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Breaking down our metrics into these three levels takes some serious discipline. When we decide we’re only going to focus on a relatively small number of metrics, we’re doing ourselves and our businesses a big favor. But it’s really important we’re narrowing that focus on the metrics and objectives that are most driving the business forward. But, heck, we should be doing that anyway.

What do you think? How do you break down your metrics?

 

Bought Loyalty vs. Earned Loyalty

Earned loyalty vs Bought loyaltyAcquiring new customers is hard work, but turning them into loyal customers is even harder. The acquisition efforts can usually come almost solely from the Marketing department, but customer retention takes a village. And all those villagers have to march to the beat of a strategy that effectively balances the concepts of bought loyalty and earned loyalty.

I first heard the concepts of bought and earned loyalty many years ago in a speech given by ForeSee Results CEO Larry Freed, and those concepts stuck with me.  They’re not mutually exclusive. In the most effective retention strategies I’ve seen, bought loyalty is a subset of a larger earned loyalty strategy.

So let’s break each down a bit and discuss how they work together.

Bought loyalty basically comes in the form of promotional discounts. We temporarily reduce prices in the form of sales or coupons in order to induce customers to shop with us right away.

Bought loyalty has lots of positives. It’s generally very effective at increasing top line sales immediately (especially in down economies), and customers love a good deal. It’s also pretty easy to measure the improvement in sales during a short promotional period, and sales growth feels good. Really good.

And those good feelings are mighty addictive.

But as with most addictions, the negative effects tend to sneak up on us and punch us in the face. The 10% quarterly offers become 15% monthly offers and then 20% weekly offers as customers wait for better and better deals before they shop. Top line sales continue to grow only at the cost of steadily reduced margins. Breaking the habit comes with a lot of pain as customers trained to wait for discounts simply stop shopping. Bought loyalty, by itself,  is fickle.

But it doesn’t have to go down that way.

We can avoid a bought loyalty slippery slope when we incorporate bought loyalty tactics as part of a larger earned loyalty strategy.

We earn our customers’ loyalty when we meet not only their wants but their needs. After all, retail is a service business. We have to learn a lot about our customers to know what those wants and needs are so that we align our offerings to meet those wants and needs. Which, of course, is easy to say and much more difficult to do. But do it we must.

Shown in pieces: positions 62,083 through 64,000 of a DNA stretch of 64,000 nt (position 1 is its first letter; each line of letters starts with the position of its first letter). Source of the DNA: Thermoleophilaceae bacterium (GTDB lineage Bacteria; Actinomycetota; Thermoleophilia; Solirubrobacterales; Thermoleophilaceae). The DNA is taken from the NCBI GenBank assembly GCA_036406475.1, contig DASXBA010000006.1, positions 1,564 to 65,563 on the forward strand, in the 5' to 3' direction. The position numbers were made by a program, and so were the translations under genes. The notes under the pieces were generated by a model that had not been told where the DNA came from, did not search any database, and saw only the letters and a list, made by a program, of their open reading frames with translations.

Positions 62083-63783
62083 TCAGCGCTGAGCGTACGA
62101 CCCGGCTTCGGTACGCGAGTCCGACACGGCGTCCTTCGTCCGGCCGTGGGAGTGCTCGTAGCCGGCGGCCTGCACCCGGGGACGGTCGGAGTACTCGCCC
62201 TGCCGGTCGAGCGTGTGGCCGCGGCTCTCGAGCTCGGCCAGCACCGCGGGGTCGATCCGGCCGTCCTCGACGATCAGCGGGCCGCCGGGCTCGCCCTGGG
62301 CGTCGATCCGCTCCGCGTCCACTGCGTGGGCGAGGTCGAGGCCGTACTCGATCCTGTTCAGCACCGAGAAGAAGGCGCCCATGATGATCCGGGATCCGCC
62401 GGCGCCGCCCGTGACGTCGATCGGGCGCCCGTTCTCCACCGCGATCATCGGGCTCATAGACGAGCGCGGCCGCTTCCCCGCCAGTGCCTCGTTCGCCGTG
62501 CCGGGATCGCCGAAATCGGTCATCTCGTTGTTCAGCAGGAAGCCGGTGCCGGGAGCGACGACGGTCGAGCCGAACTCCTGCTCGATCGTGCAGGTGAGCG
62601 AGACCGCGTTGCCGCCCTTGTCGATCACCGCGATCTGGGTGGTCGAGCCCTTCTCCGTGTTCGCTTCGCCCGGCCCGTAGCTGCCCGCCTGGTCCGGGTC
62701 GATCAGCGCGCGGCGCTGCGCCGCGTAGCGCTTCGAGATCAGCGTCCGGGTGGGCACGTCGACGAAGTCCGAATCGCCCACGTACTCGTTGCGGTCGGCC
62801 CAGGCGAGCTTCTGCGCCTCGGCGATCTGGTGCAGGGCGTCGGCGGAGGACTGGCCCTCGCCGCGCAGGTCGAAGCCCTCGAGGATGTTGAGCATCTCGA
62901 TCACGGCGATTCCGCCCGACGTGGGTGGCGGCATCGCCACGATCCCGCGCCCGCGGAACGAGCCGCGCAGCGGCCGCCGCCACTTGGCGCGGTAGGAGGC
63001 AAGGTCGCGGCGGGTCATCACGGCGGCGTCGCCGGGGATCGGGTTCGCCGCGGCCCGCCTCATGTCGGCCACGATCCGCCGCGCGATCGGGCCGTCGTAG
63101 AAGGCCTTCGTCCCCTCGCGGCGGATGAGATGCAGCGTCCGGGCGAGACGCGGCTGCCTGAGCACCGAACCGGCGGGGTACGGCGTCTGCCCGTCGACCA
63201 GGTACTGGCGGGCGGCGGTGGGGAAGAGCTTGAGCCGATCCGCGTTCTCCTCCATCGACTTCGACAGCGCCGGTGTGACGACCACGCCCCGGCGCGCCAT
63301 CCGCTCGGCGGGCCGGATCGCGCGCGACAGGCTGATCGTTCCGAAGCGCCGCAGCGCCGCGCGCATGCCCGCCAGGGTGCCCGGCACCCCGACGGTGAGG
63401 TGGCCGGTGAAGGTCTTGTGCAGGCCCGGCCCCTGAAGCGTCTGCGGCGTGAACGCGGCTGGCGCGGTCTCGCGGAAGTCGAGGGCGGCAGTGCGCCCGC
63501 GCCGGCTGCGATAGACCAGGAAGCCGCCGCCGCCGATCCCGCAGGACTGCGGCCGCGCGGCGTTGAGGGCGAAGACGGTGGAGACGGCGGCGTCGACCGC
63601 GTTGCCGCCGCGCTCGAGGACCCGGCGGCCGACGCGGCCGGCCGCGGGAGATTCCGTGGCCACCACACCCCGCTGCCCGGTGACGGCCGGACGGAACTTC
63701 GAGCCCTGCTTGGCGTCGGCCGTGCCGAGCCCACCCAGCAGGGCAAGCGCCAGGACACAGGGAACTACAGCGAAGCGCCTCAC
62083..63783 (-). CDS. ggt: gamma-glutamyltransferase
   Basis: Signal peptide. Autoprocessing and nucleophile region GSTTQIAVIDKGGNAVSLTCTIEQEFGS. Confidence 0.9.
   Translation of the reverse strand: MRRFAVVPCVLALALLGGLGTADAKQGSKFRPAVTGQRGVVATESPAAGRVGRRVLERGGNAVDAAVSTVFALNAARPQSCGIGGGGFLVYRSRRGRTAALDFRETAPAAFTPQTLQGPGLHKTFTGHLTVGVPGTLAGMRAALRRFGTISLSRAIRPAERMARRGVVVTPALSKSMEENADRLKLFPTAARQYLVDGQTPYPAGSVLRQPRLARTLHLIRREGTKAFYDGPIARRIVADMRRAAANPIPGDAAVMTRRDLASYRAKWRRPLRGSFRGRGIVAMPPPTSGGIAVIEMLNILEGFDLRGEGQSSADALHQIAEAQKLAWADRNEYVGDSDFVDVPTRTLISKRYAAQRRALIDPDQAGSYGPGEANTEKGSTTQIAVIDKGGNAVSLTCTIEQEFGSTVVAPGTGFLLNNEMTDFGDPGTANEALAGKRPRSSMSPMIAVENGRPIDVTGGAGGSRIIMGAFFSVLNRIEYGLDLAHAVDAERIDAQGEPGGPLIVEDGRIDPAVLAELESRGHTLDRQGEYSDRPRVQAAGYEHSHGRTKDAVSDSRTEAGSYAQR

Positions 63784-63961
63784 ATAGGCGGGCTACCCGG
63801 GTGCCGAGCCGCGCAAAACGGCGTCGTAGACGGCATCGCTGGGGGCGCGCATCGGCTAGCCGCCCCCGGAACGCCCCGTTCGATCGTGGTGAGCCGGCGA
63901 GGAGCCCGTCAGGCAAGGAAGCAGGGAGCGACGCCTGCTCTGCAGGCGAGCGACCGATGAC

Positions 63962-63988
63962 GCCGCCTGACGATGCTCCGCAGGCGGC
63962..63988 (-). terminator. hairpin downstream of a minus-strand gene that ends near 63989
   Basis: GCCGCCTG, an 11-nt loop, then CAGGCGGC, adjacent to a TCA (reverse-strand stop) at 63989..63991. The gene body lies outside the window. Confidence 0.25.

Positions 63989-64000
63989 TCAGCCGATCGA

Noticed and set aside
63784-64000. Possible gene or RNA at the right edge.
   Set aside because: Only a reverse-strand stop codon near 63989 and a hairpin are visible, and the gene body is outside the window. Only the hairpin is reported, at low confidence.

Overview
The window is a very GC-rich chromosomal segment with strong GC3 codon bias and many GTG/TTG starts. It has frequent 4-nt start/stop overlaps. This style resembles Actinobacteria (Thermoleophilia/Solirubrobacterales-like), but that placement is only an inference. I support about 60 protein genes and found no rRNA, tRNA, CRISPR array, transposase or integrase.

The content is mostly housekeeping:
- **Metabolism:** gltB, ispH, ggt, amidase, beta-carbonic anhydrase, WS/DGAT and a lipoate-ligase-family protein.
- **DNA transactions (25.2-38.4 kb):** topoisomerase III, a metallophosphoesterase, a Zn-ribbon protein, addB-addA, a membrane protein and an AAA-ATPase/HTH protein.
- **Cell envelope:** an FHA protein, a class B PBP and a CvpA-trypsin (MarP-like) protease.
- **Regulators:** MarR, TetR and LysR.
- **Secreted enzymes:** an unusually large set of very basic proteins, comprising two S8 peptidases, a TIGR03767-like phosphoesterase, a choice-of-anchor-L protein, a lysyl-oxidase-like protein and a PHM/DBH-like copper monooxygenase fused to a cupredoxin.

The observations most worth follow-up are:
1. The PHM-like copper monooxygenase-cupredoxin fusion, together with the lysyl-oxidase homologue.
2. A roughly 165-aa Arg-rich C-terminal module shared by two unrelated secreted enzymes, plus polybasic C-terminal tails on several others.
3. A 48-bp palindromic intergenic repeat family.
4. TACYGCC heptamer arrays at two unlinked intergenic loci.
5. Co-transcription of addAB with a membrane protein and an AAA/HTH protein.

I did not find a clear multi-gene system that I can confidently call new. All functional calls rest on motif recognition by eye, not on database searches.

To earn loyalty, we have to provide great service and convenience for our customers. But we have to know how our customers define “great service” and “convenience” and ensure we’re delivering to those definitions. Earning loyalty means offering relevant assortments and personalized messaging, but it’s only by truly understanding our customers that we can know what “relevant” and “personalized” mean to them. And a little bit of bought loyalty through truly valuable promotions can provide an occasional kick start, but we have to know what “valuable promotion” means to our customers.

We earn loyalty when the experience we provide our customers meets or even exceeds their expectations. As such, our earned loyalty retention strategies have to start before we’ve even acquired the customer. If we over-promise and under-deliver, we significantly reduce our ability to retain customers, much less move them through the Customer Engagement Cycle we’ve discussed here previously.

But earned loyalty can’t just be the outcome of a marketing campaign. It’s much bigger than that, and it doesn’t happen without the participation of the entire organization. Clearly, front line staff in stores, call center agents and those who create the online customer experience have to be on board. But so too do corporate staff, including merchants for assortment and marketers for messaging. And financial models for earned loyalty strategies inevitably look different than those built solely for bought loyalty.

Since customer expectations are in constant flux, we have to constantly measure how well we’re doing in their eyes. Those measures must be Key Performance Indicators held in as high a regard as revenue, margins, average order size and conversion rates. (Shameless plug: the best way I know to measure customer experience and satisfaction is the ACSI methodology provided by ForeSee Results). Our customers’ perceptions of our business are reality, and measuring and monitoring those perceptions to determine what’s working and what’s not is the best way to determining a path towards earning loyalty.

Earning loyalty requires clear vision, careful planning, a little bought loyalty, lots and lots of communication (both internally and externally), and some degree of patience to wait for its value to take hold. But when the full power of an earned loyalty Customer Engagement Cycle kicks in, its effects can be mighty. The costs of acquiring and retaining customers drop while sales and margins rise. That’s a nice equation.

What do you think? Have you seen effective retention strategies that build on both bought and earned loyalty? Or do you think is all just a crock?

Retail: Shaken Not Stirred by Kevin Ertell